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crowded with illustrious beggars of either sex, and every age, who excited the public compassion by the remembrance of their past fortune. ^114 This awful catastrophe of Rome filled the astonished empire with grief and terror. So interesting a contrast of greatness and ruin, disposed the fond credulity of the people to deplore, and even to exaggerate, the afflictions of the queen of cities. The clergy, who applied to recent events the lofty metaphors of oriental prophecy, were sometimes tempted to confound the destruction of the capital and the dissolution of the globe.
[Footnote 108: Orosius (l. ii. c. 19, p. 142) compares the cruelty of the Gauls and the clemency of the Goths. Ibi vix quemquam inventum senatorem, qui vel absens evaserit; hic vix quemquam requiri, qui forte ut latens perierit. But there is an air of rhetoric, and perhaps of falsehood, in this antithesis; and Socrates (l. vii. c. 10) affirms, perhaps by an opposite exaggeration, that many senators were put to death with various and exquisite tortures.]
[Footnote 109: Multi … Christiani incaptivitatem ducti sunt. Augustin, de Civ Dei, l. i. c. 14; and the Christians experienced no peculiar hardships.]
[Footnote 110: See Heineccius, Antiquitat. Juris Roman. tom. i. p. 96.]
[Footnote 111: Appendix Cod. Theodos. xvi. in Sirmond. Opera, tom. i. p. 735. This edict was published on the 11th of December, A.D. 408, and is more reasonable than properly belonged to the ministers of Honorius.]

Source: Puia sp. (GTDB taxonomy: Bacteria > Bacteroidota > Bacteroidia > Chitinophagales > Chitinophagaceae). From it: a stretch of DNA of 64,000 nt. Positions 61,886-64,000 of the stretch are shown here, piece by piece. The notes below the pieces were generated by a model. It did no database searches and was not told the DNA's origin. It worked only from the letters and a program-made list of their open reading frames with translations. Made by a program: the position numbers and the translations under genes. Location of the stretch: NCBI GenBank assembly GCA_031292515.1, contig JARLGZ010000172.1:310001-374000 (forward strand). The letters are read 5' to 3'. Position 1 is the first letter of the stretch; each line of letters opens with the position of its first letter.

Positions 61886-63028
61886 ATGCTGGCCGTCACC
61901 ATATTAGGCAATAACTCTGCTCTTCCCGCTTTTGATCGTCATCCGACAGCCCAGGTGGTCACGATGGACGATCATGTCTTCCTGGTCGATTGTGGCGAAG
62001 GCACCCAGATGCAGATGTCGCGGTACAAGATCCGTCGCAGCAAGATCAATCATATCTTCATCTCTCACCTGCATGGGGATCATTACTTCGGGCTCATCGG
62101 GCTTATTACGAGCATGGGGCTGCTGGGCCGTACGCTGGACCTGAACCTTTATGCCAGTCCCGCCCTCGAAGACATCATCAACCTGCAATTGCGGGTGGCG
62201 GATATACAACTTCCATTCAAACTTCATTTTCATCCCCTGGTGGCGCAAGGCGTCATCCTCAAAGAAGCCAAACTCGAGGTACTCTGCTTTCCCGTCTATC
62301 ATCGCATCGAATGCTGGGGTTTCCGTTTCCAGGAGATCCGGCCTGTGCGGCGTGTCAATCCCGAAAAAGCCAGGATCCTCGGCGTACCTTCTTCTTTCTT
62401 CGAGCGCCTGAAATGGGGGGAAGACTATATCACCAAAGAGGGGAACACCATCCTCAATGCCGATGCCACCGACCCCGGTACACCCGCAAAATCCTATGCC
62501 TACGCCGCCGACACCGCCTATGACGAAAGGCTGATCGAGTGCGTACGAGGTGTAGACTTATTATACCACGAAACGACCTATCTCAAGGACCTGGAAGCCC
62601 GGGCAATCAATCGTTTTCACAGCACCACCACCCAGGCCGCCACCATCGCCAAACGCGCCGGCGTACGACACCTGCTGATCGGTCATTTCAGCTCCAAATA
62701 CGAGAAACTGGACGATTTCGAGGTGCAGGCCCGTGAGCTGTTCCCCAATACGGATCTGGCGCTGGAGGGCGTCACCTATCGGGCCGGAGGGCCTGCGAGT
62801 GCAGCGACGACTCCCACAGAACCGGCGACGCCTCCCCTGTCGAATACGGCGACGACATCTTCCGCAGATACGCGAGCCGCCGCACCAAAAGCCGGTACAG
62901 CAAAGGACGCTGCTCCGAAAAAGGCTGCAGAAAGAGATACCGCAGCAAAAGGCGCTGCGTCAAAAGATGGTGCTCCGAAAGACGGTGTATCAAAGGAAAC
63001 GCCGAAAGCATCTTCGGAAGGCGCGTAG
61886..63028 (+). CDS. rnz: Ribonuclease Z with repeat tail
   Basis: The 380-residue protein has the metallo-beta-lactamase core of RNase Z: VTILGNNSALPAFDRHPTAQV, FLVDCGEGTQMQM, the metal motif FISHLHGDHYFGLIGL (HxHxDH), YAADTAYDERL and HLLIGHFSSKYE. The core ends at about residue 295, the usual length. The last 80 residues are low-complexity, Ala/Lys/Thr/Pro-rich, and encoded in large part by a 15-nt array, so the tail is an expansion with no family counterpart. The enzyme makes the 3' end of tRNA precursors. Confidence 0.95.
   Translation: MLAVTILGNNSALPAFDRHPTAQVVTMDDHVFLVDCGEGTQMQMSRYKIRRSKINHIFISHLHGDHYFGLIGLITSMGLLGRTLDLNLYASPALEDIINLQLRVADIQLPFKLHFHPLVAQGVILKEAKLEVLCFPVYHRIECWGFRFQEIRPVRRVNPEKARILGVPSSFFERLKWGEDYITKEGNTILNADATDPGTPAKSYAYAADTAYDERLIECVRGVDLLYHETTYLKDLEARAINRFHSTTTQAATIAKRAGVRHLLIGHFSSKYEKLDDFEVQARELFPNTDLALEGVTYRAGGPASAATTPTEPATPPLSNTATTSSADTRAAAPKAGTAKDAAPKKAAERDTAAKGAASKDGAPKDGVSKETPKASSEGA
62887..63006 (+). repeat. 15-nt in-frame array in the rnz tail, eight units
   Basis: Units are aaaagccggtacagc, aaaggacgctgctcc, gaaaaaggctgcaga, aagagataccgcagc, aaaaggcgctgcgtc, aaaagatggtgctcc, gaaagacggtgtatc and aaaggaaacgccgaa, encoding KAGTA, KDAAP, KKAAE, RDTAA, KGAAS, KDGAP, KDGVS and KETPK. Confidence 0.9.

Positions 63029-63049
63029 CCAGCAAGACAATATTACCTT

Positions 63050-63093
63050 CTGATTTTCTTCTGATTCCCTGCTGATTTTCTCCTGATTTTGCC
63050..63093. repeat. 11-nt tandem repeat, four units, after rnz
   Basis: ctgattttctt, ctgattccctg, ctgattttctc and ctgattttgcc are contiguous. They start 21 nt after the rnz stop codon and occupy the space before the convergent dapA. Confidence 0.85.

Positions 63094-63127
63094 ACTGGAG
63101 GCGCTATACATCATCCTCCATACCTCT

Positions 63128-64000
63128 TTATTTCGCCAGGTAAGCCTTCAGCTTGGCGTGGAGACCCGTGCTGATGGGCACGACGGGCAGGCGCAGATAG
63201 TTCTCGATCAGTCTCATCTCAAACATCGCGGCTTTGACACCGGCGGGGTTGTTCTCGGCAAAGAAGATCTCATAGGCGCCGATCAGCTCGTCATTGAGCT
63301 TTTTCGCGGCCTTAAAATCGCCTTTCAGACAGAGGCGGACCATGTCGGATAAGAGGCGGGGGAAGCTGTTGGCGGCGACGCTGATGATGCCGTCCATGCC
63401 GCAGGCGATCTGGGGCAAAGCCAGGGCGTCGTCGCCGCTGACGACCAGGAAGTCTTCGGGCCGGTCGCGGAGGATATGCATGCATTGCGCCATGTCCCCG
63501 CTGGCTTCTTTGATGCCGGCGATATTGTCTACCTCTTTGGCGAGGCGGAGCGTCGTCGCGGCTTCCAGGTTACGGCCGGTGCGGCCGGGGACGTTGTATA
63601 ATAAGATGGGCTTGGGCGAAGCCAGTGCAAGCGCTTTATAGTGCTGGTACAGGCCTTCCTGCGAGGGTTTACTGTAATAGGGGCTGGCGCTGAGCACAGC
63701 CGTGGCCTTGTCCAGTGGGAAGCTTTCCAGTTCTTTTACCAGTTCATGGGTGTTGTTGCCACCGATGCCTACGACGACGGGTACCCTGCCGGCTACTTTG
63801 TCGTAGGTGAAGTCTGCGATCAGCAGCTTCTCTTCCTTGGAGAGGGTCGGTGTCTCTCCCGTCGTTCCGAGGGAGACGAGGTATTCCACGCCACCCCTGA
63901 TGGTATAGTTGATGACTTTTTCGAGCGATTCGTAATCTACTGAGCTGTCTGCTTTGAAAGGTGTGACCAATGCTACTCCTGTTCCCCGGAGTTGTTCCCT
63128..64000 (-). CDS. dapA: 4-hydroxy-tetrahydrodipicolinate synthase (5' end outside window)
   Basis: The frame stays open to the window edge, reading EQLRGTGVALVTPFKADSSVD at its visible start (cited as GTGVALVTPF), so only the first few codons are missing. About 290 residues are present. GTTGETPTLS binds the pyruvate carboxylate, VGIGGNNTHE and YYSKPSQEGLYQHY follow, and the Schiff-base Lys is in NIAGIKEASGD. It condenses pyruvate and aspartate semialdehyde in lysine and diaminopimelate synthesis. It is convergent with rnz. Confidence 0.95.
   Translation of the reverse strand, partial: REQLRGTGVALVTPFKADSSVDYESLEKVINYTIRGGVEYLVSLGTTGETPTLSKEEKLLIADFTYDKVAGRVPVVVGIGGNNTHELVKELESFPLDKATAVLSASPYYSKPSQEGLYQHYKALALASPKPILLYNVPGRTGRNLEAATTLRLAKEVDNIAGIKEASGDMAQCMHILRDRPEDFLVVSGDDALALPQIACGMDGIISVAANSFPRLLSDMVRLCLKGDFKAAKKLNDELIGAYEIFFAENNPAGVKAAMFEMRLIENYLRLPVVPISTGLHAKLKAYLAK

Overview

[Footnote 112: Eminus Igilii sylvosa cacumina miror; Quem fraudare nefas laudis honore suae.

Haec proprios nuper tutata est insula saltus;

Sive loci ingenio, seu Domini genio. Gurgite cum modico victricibus obstitit armis, Tanquam longinquo dissociata mari.

Haec multos lacera suscepit ab urbe fugates,

Hic fessis posito certa timore salus. Plurima terreno populaverat aequora bello,

Contra naturam classe timendus eques: Unum, mira fides, vario discrimine portum!

Tam prope Romanis, tam procul esse Getis.

Rutilius, in Itinerar. l. i. 325

The island is now called Giglio. See Cluver. Ital. Antiq. l. ii. ]
[Footnote 113: As the adventures of Proba and her family are connected with the life of St. Augustin, they are diligently illustrated by Tillemont, Mem. Eccles. tom. xiii. p. 620 – 635. Some time after their arrival in Africa, Demetrias took the veil, and made a vow of virginity; an event which was considered as of the highest importance to Rome and to the world. All the Saints wrote congratulatory letters to her; that of Jerom is still extant, (tom. i. p. 62 – 73, ad Demetriad. de servand Virginitat.,) and contains a mixture of absurd reasoning, spirited declamation, and curious facts, some of which relate to the siege and sack of Rome.]

[Footnote 114: See the pathetic complaint of Jerom, (tom. v. p. 400,) in his preface to the second book of his Commentaries on the Prophet Ezekiel.]